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US computer chip giant Qualcomm announced that it dropped a $43 billion acquisition of Dutch rival NXP after failing to win approval of antitrust authorities in China.

The move comes amid increasing trade tensions between the United States and China. Qualcomm had extended the deadline several times for the tie-up which would have given the dominant smartphone chipmaker firm a broader array of products including sensors and microprocessors for connected Internet of Things devices.

It also raised its bid from $110 to $127 a share in February, to the irritation of fellow chipmaker Broadcom, which itself recently had a hostile bid for Qualcomm blocked by the White House.

Washington said the acquisition of Qualcomm by Broadcom - now Singapore-based - would help Chinese competitors such as Huawei, particularly in the emerging 5G blazing fast wireless internet, where a stronger China could present a national security issue.

According to Qualcomm, the acquisition of NXP has received antitrust clearance from eight of the nine required government regulatory bodies around the world, with the matter still pending in China, suggesting the takeover may be a collateral victim of US-China trade tensions.

"We intend to terminate our purchase agreement to acquire NXP when the agreement expires pending any new material developments," Mollenkopf said in a statement with the company's quarterly earnings.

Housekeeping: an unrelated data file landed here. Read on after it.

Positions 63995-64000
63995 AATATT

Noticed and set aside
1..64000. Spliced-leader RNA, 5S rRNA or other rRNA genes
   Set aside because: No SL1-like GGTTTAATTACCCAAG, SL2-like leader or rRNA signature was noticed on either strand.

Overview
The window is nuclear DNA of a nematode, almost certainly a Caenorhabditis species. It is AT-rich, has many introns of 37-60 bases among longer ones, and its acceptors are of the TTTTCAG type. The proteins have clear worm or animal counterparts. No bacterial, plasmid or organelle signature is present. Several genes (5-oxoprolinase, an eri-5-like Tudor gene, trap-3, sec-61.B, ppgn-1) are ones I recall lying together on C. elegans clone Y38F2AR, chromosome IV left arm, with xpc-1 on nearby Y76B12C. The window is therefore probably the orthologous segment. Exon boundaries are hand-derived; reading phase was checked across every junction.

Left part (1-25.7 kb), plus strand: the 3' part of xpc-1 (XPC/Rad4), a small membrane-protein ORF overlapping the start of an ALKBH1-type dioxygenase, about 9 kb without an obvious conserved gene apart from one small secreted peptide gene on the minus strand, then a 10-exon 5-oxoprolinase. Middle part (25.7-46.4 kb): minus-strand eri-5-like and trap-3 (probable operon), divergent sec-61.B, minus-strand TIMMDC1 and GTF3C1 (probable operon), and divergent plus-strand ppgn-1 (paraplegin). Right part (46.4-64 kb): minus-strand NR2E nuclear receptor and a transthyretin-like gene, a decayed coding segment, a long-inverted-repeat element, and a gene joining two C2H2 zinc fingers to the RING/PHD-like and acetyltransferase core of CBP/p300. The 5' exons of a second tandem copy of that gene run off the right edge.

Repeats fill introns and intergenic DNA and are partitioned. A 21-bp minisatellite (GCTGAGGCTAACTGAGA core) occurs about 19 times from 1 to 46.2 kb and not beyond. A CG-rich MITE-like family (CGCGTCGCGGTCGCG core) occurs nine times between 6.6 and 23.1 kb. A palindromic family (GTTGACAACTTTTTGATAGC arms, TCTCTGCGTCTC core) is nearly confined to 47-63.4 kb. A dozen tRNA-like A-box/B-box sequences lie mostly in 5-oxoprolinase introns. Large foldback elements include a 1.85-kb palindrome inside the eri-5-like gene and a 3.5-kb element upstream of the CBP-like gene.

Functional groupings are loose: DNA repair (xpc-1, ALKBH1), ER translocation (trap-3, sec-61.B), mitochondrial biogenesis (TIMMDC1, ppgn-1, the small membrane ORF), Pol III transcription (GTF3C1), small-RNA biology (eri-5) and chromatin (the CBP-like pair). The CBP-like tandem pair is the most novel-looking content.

"In addition, as previously indicated, upon termination of the agreement, we intend to pursue a stock repurchase program of up to $30 billion to deliver significant value to our stockholders." The company also said it expected to pay NXP a $2 billion breakup fee.

Based in the Dutch town of Eindhoven, NXP is a leading maker of chips for the auto industry, as well as for contactless payment systems. A former division of the Dutch electronics giant Philips, it became independent in 2006.

China's stance
China sought to deflect blame after the US chipmaker dropped the merger with Dutch rival NXP over its failure to receive Chinese regulatory blessing, with Beijing saying it was still open to discussions.

The unexpected statement came a day after the American tech giant called off the planned $43-billion merger, which had failed to receive approval from Chinese antitrust authorities.

The State Administration for Market Regulation (SAMR) said it knows that Qualcomm and NXP have decided to abandon the transaction, and finds that regrettable.

"The results of our evaluation show that Qualcomm's latest plan cannot resolve competition issues... we hope to continue communicating with Qualcomm to find a solution within the review period."

It was not immediately clear whether the regulator's statement meant the deal could potentially be revived.

"Companies including Qualcomm, NXP are welcome to do business in China as long as they bring benefits to the Chinese people and help create a business environment that is international, lawful and convenient," SAMR added.

Chinese regulators said the deal would have created a virtual monopoly with "deep and far-reaching" consequences.

China has voiced long-term plans to boost innovation and growth in its own high-tech sector, a strategy aimed at challenging US dominance and reducing Chinese reliance on foreign chips and other technology.

US Treasury Secretary Steven Mnuchin expressed disappointment that the deal fell through but sidestepped questions on whether it was related to the standoff with China. Officials in Beijing have also denied any link between the merger's collapse and China-US trade frictions.